RELEASED – Swan at Salt Pond Falmouth
Our Mute Swan was released back in Falmouth after 9 weeks of supportive care and treatment for lead poisoning. The swan was brought to us from Falmouth, by Jessica Gow, Animal Control Officer from the Town of Falmouth. The bird was emaciated, weak and debilitated, and had what is considered a high level of blood lead poisoning.
Though lead shot was outlawed for waterfowl hunting in the 70’s, our waterways are still littered with lead shot, and lead sinkers. Long-necked dabbling birds such as swans, geese and ducks are most susceptible to ingesting the shot while they are foraging on our pond/lake bottoms, leading to lead toxicosis, followed by a slow and painful death when untreated. Lead poisoning is a challenge to overcome in such a large bird. It first requires removal of the lead from the gut, followed by weeks of lead chelation and supportive care.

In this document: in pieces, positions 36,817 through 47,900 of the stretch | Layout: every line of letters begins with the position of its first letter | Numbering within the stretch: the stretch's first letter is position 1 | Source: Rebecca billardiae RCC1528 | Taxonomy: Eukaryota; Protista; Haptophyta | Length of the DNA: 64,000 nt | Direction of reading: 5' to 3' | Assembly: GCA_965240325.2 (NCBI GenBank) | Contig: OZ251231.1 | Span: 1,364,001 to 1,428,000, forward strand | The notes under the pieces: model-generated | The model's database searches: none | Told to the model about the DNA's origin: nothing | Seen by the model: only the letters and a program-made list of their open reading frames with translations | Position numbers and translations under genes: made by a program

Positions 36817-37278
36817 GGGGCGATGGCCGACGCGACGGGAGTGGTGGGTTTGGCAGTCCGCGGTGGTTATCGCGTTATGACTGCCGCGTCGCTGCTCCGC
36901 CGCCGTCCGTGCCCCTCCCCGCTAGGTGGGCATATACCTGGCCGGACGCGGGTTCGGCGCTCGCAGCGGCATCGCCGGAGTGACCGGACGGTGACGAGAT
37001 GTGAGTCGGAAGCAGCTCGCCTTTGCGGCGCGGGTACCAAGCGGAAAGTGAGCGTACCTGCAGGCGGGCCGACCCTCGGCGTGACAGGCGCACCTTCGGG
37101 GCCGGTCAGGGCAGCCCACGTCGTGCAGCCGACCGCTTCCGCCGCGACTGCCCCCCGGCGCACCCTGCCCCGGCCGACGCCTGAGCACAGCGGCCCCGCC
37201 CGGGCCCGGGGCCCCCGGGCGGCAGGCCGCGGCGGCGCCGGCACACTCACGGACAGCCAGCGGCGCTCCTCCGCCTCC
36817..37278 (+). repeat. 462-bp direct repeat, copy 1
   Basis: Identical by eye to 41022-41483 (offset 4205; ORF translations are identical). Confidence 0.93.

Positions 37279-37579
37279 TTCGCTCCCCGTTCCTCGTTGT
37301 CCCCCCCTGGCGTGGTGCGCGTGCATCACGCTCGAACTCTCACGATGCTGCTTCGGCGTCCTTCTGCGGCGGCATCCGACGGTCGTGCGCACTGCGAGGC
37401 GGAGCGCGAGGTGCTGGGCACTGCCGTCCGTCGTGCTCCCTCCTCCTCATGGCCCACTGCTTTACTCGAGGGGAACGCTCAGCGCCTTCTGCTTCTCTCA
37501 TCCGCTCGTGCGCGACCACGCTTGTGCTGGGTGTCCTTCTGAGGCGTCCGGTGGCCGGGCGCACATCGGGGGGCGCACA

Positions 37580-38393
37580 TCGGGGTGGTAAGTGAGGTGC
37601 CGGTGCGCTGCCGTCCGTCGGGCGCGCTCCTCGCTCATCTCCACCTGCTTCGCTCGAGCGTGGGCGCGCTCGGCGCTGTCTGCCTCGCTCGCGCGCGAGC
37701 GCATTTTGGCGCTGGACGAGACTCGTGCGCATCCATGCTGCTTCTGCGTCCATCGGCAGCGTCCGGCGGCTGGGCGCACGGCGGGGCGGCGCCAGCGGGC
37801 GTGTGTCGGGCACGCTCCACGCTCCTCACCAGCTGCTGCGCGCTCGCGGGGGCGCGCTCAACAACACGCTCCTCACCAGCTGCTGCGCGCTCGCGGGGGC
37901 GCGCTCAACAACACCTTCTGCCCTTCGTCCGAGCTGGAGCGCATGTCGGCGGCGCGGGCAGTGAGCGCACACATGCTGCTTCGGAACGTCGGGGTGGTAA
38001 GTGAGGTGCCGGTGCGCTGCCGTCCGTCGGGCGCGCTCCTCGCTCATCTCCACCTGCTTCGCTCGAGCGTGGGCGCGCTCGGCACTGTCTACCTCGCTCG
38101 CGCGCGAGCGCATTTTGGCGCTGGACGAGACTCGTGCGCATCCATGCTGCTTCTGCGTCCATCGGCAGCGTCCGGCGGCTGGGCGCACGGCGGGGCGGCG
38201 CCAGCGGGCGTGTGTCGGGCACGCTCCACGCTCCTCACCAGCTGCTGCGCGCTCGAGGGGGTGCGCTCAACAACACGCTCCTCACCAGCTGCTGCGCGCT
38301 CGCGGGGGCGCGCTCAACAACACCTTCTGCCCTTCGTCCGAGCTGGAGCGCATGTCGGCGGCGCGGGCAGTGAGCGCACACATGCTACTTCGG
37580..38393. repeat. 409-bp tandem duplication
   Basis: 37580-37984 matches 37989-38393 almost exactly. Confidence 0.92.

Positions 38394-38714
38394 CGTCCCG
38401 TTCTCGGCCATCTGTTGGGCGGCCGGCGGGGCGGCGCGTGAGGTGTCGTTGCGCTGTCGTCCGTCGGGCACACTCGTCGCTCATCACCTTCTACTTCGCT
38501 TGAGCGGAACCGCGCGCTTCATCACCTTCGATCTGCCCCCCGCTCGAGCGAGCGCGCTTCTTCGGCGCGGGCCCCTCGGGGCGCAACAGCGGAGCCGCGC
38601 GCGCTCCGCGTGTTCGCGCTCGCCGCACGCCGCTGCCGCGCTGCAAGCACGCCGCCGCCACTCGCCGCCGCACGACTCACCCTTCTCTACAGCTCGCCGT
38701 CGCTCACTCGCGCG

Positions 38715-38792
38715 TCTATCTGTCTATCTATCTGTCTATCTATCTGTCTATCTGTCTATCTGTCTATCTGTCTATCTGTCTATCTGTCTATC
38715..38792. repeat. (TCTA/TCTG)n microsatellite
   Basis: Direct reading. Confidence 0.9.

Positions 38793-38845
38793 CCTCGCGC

We are grateful to have successfully treated this swan and to see it back in the wild! Thank you Jessica Gow.
Executive Director, Stephanie ~
To see the photo gallery, visit: http://www.capecodtimes.com/photogallery/CC/20170114/PHOTOGALLERY/114009999/PH/1?start=2
If you find an animal in
Our helpline and our facility
A “Loony” Adventure
August of 2020 was HOT—the hottest in 120 years of record keeping according to WBUR. I spent much of it in my studio. As you might remember from last month, I’ve been nursing a sore ankle bone (no clue as to why as is often the case as we age). SREAD ALL NEWS
DID YOU KNOW??
Wild Care has a state-of-the-art seabird therapy pool, which allows seabirds and waterfowl to exercise on running water. This will help our bird friends recover more quickly so they can get back to their watery habitats!